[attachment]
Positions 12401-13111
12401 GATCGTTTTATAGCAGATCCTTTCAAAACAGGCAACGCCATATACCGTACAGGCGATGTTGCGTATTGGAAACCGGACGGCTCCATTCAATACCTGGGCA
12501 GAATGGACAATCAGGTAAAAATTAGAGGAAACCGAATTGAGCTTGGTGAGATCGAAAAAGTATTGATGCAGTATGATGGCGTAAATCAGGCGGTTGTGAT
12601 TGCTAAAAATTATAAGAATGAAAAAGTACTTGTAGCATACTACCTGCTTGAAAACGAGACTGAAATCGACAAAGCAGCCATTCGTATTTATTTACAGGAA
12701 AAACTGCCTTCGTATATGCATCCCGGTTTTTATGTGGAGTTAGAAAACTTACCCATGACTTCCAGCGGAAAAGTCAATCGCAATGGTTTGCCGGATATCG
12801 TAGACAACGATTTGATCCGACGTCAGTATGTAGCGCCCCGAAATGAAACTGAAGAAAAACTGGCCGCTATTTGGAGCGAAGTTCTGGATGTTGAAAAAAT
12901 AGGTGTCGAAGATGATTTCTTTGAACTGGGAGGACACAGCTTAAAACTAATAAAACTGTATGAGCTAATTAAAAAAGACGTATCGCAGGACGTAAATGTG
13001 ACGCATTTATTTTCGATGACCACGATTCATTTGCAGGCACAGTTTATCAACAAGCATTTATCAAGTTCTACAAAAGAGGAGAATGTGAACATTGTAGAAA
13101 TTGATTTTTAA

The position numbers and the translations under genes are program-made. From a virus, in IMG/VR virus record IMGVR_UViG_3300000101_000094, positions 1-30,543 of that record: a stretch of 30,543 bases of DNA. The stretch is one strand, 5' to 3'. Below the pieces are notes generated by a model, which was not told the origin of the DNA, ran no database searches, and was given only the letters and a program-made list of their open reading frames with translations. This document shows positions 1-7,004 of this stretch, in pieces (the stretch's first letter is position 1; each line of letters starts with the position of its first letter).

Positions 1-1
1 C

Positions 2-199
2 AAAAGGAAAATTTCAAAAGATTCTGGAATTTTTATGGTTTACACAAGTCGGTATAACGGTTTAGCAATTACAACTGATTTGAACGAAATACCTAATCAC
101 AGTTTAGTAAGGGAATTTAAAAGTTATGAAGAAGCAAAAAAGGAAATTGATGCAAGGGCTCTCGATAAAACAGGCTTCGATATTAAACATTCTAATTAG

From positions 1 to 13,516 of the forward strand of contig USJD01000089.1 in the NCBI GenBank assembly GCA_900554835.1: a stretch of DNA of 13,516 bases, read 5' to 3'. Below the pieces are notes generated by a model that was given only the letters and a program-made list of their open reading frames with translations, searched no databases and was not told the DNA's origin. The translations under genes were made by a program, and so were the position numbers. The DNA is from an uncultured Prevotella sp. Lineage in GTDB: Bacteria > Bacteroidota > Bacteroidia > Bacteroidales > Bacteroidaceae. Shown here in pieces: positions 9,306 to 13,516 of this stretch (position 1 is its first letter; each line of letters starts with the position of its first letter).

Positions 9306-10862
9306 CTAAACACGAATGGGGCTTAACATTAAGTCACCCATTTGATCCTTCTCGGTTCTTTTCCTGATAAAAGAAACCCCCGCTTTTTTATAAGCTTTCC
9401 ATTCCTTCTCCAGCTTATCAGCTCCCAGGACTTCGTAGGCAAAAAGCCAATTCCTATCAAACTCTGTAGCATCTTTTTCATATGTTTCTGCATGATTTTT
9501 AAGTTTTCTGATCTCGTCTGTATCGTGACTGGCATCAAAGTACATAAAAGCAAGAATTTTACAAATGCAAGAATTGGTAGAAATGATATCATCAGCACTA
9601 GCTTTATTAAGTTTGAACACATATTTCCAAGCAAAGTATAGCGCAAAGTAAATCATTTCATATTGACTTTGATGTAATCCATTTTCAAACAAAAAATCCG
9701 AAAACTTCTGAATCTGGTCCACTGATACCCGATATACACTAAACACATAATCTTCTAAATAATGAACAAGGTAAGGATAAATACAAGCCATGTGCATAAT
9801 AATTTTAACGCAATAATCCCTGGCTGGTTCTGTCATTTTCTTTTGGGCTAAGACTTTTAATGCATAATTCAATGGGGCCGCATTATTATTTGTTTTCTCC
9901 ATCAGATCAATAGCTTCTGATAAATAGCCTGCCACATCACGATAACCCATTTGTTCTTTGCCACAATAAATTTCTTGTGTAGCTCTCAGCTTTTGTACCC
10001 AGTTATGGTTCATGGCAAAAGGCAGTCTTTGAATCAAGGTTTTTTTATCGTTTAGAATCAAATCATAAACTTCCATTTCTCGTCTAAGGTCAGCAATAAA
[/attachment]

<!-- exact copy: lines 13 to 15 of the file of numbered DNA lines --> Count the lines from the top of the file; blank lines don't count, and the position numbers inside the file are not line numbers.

Positions 2-199
2 AAAAGGAAAATTTCAAAAGATTCTGGAATTTTTATGGTTTACACAAGTCGGTATAACGGTTTAGCAATTACAACTGATTTGAACGAAATACCTAATCAC
101 AGTTTAGTAAGGGAATTTAAAAGTTATGAAGAAGCAAAAAAGGAAATTGATGCAAGGGCTCTCGATAAAACAGGCTTCGATATTAAACATTCTAATTAG